Man must understand in the right way how God passed through the human being with the Mystery of Golgotha. This will replace what we lost regarding the beginning and end of the earth. There is an essential difference, however, between the way in which we should now look upon the Mystery of Golgotha and the earlier way of looking at the beginning and end of the earth.

Try to penetrate into the way in which a pagan cosmogony arose. Today we often come across conceptions stating that these pagan cosmogonies were fabrications of the people. This conception holds that just as today man freely joins thought to thought and disconnects them again, so at one time people devised their cosmogonies. This, however, is an erroneous university view, which has no reasonable foundation. We find instead that in the past the human being gave himself up entirely to the contemplation of the world; he could see the beginning of the world only in the way in which it appeared to him in the cosmogony, in the myths. There was no freedom in this; it was altogether something that yielded itself to man by necessity. The human being had to look into the beginning of the earth; he could not refrain from doing so, he could do nothing else. Today we no longer picture in the right way how in the past man's soul pictured the beginning of the earth and, in a certain respect, also the end of the earth, through an instinctive knowledge.

Today it is impossible for the human soul to picture the Mystery of Golgotha in this way. This constitutes the great difference between Christianity and the ancient teachings of the gods. If the human being wishes to fmd Christ, he must find Him in freedom. He must freely acknowledge the Mystery of Golgotha. The content of the ancient cosmogonies was forced upon man, whereas the Mystery of Golgotha does not force itself upon him. He must approach the Mystery of Golgotha in a certain resurrection of his being, in freedom.

The human being is led to such freedom by an activity that I have recently designated in anthroposophical spiritual science as the activity of knowing. If a theologian believes that he may gain knowledge of the Akashic Chronicle in a special illustrated edition, that is to say, without needing to exert any inner activity to grasp what must appear before his soul in concepts and must become images—such a theologian would simply show that he is predisposed to grasp the world only in a pagan way, not in a Christian way; for the human being must come to Christ in inner freedom. Particularly the way in which the human being must face the Mystery of Golgotha constitutes his most intimate means of an education toward freedom.

The human being is in a certain sense torn away from the world by the Mystery of Golgotha if it is experienced rightly. What arises in that case? In the first place, the human being now can live in a world of perception, of appearance, and in this world surges up something that leads him to the spiritual existence that is guaranteed in the Mystery of Golgotha. This is one thing. The other thing, however, is that history has ceased to have meaning, because beginning and end were lost; it receives meaning again because it is given this meaning from the center. We learn to recognize how everything before the Mystery of Golgotha leads toward the Mystery of Golgotha and how everything after the Mystery of Golgotha sets out from this mystery.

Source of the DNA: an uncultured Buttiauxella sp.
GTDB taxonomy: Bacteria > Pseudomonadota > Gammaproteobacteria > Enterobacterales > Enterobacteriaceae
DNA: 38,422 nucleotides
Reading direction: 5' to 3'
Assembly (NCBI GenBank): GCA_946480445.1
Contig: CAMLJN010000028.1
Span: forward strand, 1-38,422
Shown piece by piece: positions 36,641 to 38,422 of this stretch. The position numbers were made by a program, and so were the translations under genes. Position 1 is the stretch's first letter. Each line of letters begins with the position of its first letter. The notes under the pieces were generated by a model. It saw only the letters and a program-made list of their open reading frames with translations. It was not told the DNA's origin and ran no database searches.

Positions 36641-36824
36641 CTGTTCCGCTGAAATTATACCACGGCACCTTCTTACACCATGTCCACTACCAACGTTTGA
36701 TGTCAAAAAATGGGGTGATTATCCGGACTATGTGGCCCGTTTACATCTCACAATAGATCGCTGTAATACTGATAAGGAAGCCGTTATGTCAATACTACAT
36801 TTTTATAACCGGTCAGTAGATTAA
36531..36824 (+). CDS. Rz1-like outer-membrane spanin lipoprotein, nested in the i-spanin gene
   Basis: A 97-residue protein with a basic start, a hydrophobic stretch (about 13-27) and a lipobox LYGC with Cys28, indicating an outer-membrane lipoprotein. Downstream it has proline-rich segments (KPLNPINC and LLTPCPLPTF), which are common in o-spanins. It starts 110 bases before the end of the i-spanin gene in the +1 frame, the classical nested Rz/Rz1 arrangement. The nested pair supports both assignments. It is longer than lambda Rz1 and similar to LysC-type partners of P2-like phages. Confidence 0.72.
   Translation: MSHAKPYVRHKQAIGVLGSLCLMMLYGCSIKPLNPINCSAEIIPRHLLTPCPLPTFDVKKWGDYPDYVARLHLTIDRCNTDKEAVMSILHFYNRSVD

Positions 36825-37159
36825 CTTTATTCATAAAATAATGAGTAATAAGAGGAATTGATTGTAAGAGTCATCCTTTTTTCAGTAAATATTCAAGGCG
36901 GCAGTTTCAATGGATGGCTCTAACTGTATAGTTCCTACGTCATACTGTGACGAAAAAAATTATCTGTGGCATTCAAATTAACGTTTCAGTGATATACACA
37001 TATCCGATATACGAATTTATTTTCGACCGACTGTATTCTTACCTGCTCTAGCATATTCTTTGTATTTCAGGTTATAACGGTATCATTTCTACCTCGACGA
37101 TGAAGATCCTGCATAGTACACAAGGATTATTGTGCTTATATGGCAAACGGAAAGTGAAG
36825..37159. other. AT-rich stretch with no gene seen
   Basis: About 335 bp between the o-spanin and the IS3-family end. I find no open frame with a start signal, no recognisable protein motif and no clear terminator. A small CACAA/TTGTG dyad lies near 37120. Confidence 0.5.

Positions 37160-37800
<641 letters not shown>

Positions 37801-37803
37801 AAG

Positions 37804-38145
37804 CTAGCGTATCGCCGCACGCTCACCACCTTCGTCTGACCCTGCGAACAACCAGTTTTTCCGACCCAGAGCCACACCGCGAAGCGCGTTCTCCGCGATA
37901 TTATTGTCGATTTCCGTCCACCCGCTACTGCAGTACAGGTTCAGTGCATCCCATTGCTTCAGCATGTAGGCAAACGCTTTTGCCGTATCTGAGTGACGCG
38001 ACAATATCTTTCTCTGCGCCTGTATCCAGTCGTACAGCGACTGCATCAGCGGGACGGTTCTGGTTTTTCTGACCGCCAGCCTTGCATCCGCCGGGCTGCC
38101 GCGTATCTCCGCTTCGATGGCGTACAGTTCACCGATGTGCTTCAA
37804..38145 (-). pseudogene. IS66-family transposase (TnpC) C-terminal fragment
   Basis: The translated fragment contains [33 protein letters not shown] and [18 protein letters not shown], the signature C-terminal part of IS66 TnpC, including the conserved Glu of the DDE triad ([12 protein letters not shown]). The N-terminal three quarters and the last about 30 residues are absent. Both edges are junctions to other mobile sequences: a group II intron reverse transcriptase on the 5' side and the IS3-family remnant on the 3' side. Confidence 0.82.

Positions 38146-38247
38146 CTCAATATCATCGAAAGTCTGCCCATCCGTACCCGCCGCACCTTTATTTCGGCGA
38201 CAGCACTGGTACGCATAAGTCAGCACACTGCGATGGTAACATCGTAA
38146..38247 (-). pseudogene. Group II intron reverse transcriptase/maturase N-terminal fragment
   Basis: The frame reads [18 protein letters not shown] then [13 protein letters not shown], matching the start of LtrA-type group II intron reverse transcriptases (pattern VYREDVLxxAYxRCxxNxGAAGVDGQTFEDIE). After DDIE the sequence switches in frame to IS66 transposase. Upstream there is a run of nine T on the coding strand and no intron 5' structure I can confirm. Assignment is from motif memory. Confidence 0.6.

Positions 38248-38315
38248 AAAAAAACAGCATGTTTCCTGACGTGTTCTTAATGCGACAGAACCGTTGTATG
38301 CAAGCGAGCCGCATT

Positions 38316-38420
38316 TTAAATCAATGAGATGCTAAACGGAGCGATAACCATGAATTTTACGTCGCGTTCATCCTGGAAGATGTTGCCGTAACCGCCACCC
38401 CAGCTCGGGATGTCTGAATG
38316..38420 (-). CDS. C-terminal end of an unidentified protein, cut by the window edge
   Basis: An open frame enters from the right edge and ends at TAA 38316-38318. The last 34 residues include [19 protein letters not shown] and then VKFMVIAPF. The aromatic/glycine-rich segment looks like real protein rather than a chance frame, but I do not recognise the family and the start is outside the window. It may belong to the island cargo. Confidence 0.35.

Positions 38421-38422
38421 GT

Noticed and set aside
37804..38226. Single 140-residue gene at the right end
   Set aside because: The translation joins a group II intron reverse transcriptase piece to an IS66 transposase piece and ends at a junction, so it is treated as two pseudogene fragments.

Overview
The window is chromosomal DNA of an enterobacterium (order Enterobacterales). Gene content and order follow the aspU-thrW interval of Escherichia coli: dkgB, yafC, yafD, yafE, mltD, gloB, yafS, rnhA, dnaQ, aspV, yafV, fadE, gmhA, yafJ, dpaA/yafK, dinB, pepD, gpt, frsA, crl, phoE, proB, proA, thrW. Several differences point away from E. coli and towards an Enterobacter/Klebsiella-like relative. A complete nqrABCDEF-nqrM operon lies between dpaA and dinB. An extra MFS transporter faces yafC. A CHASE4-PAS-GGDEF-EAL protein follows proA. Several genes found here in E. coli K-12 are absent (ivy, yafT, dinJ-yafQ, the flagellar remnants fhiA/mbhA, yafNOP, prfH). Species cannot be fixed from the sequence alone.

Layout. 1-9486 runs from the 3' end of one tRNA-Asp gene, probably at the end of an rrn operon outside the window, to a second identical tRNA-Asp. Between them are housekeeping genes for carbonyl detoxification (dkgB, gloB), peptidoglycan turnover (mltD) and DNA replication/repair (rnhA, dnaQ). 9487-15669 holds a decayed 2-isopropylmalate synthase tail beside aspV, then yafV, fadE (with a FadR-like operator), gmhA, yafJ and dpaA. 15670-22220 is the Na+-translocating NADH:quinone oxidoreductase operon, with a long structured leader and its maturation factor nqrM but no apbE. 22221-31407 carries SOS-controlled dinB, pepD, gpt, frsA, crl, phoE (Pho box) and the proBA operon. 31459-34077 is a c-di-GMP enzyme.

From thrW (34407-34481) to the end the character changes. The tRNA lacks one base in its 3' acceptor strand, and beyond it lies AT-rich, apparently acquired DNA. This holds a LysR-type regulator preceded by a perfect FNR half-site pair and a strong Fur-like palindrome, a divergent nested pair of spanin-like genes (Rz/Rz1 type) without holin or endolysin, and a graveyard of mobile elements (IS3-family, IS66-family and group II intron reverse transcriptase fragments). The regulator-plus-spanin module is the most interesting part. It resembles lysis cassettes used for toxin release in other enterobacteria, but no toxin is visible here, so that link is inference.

History thus once more acquires meaning, whereas otherwise it is an illusory episode without beginning and without end. The outer world of perception faces the human being as appearance for the sake of his freedom, changing history into something it should not be—an episode of appearance without any center of gravity. It dissolves into fog and mist which basically we already find theoretically in Schopenhauer's writings.

Through the inclination toward the Mystery of Golgotha, all that was once otherwise historical appearance receives inner life, historical soul, connected with everything that modern man requires through the fact that he must develop freedom in life. When he passes through the portal of death, he will have developed here the great teaching of freedom. Avowal of the Mystery of Golgotha cast into life the light that must fall on everything that is free in the human being. The human being has the possibility of saving himself from the danger that he has here by virtue of the predisposition for freedom that he has in appearance but does not develop, because he surrenders himself to instincts and drives and therefore falls prey to necessity after death. By accepting as his own a religious faith that is totally different from more ancient religious faith, in filling his entire soul only with a religious faith living in freedom, he transforms himself for the experience of freedom.

In today's civilization, basically only a small number of people have really grasped that only a knowledge gained in freedom, an active knowledge, is able to lead us to Christ, to the Mystery of Golgotha. The Bible gave man a historical account so that he might have a message of the Mystery of Golgotha for the time when he could not yet take in spiritual science.

To be sure, the Gospel will never lose its value. It will acquire an ever-greater value, but to the Gospel must be added the direct knowledge of the essence of the Mystery of Golgotha. Christ must be able to be sensed, felt, known through one's own human force, not only through the forces working out of the Gospel. This is what spiritual science strives for regarding Christianity Spiritual science seeks to explain the Gospels, but it is not based upon the Gospels. It is able to appreciate the Gospels so fully just because it discovered afterward, as it were, all that lies concealed in them, all that has already been lost in the course of humanity's outer evolution.